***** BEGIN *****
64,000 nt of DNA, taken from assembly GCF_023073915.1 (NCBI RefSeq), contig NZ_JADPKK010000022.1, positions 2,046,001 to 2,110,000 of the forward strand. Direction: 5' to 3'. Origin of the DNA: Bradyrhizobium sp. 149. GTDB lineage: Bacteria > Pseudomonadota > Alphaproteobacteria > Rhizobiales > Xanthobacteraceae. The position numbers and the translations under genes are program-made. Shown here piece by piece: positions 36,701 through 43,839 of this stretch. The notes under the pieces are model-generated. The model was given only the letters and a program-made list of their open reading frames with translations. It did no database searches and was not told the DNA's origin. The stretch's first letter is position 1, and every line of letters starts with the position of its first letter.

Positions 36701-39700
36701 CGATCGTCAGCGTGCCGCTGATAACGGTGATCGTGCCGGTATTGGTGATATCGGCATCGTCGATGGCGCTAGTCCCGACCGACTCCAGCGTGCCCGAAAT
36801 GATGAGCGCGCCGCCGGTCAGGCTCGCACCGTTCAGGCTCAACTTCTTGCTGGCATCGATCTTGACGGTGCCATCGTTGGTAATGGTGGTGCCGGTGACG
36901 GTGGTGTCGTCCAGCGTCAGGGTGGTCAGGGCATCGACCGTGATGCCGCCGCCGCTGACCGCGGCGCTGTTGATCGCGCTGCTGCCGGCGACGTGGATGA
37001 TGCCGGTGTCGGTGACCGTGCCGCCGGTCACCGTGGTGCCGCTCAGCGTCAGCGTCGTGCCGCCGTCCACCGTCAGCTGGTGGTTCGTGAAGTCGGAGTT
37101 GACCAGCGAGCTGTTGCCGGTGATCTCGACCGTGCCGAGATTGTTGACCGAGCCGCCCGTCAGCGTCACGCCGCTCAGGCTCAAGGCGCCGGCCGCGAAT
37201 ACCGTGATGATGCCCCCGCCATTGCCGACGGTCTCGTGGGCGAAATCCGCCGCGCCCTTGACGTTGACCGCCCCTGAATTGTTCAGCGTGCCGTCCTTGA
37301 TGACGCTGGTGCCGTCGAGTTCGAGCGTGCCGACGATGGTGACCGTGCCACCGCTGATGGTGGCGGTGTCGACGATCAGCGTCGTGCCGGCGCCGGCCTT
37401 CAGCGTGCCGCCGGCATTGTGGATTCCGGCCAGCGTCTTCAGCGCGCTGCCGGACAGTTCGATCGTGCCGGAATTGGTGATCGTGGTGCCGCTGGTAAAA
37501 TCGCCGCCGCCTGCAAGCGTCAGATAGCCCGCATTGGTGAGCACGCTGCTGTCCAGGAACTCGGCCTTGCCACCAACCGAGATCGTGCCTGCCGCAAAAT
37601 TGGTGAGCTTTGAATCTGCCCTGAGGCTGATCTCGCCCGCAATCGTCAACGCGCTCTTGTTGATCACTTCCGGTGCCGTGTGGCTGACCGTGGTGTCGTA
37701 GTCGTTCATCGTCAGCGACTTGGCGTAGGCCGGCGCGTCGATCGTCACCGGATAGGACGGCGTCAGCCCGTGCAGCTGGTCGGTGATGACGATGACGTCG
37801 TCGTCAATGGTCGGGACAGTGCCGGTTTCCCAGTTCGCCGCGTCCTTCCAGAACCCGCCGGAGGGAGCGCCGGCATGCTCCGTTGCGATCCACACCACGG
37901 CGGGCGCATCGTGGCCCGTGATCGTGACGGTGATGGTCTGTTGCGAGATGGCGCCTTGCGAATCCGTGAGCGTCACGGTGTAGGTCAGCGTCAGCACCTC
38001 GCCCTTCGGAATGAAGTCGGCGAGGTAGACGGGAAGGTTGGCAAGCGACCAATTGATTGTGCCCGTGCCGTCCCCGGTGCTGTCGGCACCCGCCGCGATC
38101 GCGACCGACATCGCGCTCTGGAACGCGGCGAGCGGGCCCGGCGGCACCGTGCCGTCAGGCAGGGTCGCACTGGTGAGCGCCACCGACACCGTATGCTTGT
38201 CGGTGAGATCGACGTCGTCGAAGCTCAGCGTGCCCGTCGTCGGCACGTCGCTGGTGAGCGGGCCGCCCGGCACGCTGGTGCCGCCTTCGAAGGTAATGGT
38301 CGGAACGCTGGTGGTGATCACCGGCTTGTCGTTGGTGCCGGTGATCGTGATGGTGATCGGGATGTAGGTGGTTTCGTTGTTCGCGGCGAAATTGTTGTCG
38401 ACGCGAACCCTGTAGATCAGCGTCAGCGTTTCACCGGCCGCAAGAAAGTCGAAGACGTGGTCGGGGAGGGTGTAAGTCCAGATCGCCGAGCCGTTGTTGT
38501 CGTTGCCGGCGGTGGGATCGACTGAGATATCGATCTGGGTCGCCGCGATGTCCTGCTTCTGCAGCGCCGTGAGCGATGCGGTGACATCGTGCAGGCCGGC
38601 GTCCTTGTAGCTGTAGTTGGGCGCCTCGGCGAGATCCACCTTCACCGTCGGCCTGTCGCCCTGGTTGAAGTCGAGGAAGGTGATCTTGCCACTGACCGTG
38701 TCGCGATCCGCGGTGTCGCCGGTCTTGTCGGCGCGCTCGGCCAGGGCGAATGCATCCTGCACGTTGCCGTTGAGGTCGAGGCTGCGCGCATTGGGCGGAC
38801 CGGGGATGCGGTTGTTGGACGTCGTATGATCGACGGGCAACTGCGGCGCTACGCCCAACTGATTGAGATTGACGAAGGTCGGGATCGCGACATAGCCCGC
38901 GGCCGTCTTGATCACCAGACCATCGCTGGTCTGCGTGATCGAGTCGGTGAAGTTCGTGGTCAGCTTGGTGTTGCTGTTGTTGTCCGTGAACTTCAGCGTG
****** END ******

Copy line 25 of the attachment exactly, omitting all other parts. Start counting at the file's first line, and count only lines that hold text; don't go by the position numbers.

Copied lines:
38901 GGCCGTCTTGATCACCAGACCATCGCTGGTCTGCGTGATCGAGTCGGTGAAGTTCGTGGTCAGCTTGGTGTTGCTGTTGTTGTCCGTGAACTTCAGCGTG